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A New Queen and then a Different Queen

Good evening all from Melbourne, Australia…

So our saga continues. You may remember a few weeks ago we had what appeared to be a very healthy new hive that was about 5 weeks post transfer from the nuc with lots of honey. One of the lovely forum members noticed what appeared to be a queen cell and there was some discussion about whether they might swarm.

After an inspection with the help of an experienced beekeeper, it became obvious that our original queen was no longer present and probably died soon after transfer from the nuc and we had lots of honey but no brood and no eggs etc. It now appears that the queen cell was the hive preparing a new queen… however, we were advised that given how late it is in the year, that a new queen might not mate and we should purchase a mated queen as our hive had already been 3 weeks with no queen and the colony was getting old with no babies to carry forward. We arranged for a new queen (marked blue) and put her in the hive two weeks ago with a frame of brood. The bees seemed to take to her quite quickly - they seemed to want to feed her rather than sting her so we were hopeful she would be accepted.(one of the forum members kindly sent us two videos so we could see the difference between welcoming bees and unwelcoming bees).

Last weekend, we decided to do an inspection. We found two new frames full of brood and larvae so we clearly have a queen however, the one we found wasn’t marked and she doesn’t look like the one we purchased…

So my question is - do you think the hive actually produced a queen who took her maiden flight - coincidentally while we were introducing the purchased queen? and then returned to lay etc. I feel that the bees would have been more aggressive to the introduced queen if they already had one, and two days before we introduced her, there was absolutely no sign of a laying queen (brood, larvae etc).

Would I be correct in thinking that they probably killed the introduced queen in favour of their hive produced queen?

Sounds like a possibility - I wonder if the bees were hedging their bets on their home grown queen at first, just in case she never returned from her mating flight. I’d also imagine that the newcomer’s pheromone might have been stronger/switched on since she was mated :dancer:t2:…until the lady of the house came back :flushed:

I gave good advice, based on personal experiences. I also gave subjects to read up on so that you’ll understand the advice I was giving. You chose to take a different direction. As it turned out, you could have followed my advice & save some money & anxiety. Anyway it’s all part of the learning experience for both of us.

Hi Jeff,

I did and do appreciate your advice and read your suggested material but it seems in beekeeping as in other forms of agriculture, there is no absolutes or single solution. I had a beekeeper here with 30 years experience in my region, check the hive, look for evidence of the queen (or queen cell) and we could find nothing which is why he suggested a new introduced queen.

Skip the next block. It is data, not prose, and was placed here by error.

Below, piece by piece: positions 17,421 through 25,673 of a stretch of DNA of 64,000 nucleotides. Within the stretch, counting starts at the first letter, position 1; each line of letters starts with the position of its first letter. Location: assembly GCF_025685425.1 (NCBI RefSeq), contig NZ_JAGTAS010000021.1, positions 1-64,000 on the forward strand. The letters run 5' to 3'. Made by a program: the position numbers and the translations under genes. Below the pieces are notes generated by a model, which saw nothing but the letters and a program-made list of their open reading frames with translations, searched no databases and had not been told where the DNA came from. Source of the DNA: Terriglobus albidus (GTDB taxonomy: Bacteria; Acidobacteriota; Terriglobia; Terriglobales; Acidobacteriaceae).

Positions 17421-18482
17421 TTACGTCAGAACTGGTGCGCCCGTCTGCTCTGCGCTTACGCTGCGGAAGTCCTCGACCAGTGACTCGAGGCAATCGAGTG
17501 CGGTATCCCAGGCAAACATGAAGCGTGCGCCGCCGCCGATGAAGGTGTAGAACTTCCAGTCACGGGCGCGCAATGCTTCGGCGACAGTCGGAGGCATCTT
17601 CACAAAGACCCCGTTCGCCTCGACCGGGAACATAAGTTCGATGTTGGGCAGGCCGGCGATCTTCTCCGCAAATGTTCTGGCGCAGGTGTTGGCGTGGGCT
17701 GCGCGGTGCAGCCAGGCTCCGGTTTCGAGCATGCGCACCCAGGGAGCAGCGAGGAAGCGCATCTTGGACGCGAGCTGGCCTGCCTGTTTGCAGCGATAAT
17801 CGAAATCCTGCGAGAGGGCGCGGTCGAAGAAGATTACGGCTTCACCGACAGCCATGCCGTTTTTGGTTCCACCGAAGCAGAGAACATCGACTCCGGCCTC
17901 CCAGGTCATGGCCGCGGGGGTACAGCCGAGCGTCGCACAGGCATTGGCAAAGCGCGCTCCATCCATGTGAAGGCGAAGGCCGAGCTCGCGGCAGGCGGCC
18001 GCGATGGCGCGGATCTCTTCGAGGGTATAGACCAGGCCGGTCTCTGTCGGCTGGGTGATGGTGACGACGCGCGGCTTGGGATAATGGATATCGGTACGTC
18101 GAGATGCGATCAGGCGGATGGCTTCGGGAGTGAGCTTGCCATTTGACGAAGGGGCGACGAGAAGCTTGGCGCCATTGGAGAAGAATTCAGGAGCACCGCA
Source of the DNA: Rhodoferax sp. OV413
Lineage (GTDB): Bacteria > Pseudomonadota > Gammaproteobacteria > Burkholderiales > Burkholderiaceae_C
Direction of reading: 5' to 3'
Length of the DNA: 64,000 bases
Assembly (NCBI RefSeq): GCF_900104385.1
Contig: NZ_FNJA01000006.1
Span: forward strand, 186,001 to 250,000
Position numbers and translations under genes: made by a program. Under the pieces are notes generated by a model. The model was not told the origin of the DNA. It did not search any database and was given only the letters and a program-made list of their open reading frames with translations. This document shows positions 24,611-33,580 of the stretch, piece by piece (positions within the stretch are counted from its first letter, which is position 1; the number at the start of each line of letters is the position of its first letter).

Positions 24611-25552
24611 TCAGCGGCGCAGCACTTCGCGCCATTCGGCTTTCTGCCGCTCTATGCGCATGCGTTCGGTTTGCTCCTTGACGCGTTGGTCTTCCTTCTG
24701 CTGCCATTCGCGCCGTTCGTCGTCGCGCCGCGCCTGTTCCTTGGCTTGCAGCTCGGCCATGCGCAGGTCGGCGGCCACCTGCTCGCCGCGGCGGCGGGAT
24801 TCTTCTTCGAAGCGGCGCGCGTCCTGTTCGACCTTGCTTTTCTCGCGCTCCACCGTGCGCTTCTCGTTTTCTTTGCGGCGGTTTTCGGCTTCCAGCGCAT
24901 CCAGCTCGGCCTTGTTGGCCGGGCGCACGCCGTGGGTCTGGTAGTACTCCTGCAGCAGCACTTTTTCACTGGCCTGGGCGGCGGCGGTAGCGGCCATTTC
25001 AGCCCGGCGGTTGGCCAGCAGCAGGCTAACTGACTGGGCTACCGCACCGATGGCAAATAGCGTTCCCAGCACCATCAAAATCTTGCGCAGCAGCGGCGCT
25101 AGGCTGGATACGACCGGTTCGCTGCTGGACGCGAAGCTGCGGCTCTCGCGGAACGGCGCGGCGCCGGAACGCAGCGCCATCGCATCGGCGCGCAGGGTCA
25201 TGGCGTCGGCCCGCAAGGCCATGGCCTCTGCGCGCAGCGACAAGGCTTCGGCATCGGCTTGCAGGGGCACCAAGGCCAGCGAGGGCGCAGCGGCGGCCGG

His advice was to ‘insure ourselves’ by introducing a queen so that if there wasn’t a naturally produced one, at least we still had a queen.

Please don’t feel I didn’t welcome your advice. I was very grateful to you and hope you will still share your obviously extensive knowledge in due course, and of course, I’d love to visit you when time (and Covid) allows.

Thanks for your understanding and best wishes,

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Hi Tamara & you’re most welcome. The reason why I suggested to study bee culture, the life cycle of bees, drones & queens in our private chat was so you got a better understanding of where I was coming from. It’s hitting home to me the importance of knowing time frames of brood cycles etc. For example, it’s no good looking for evidence of a queen when the colony has emergency queens underway. By knowing time frames, you can study what brood is present, then estimate roughly when the last eggs were laid. By knowing the time frames of queens, you would know that there’s no point in looking for evidence of a queen when she is about to emerge, or has just emerged. Bare in mind that young recently emerged queens are hard to spot, so therefore easy to miss. I advised against looking for her anyway.

I understand the difficulty you faced when you was getting conflicting advice on this forum, coupled with more conflicting advice from local experienced beekeepers. Who do you take notice of? It must be hard. The main thing is to learn from each experience.


PS. I just want to touch on what you said about no absolutes in beekeeping. There certainly are absolutes, however you are correct in no single solution. I’ll always do my best to help out with the simplest solution. Especially if someone reaches out in a private message.

I wanted to edit my previous post, however the option is no longer available. I want to say that I do my best to help out with the simplest solution, based on the information & whatever photos are provided.

I also want to add that the wrong diagnosis can lead to the wrong solution, as in this case.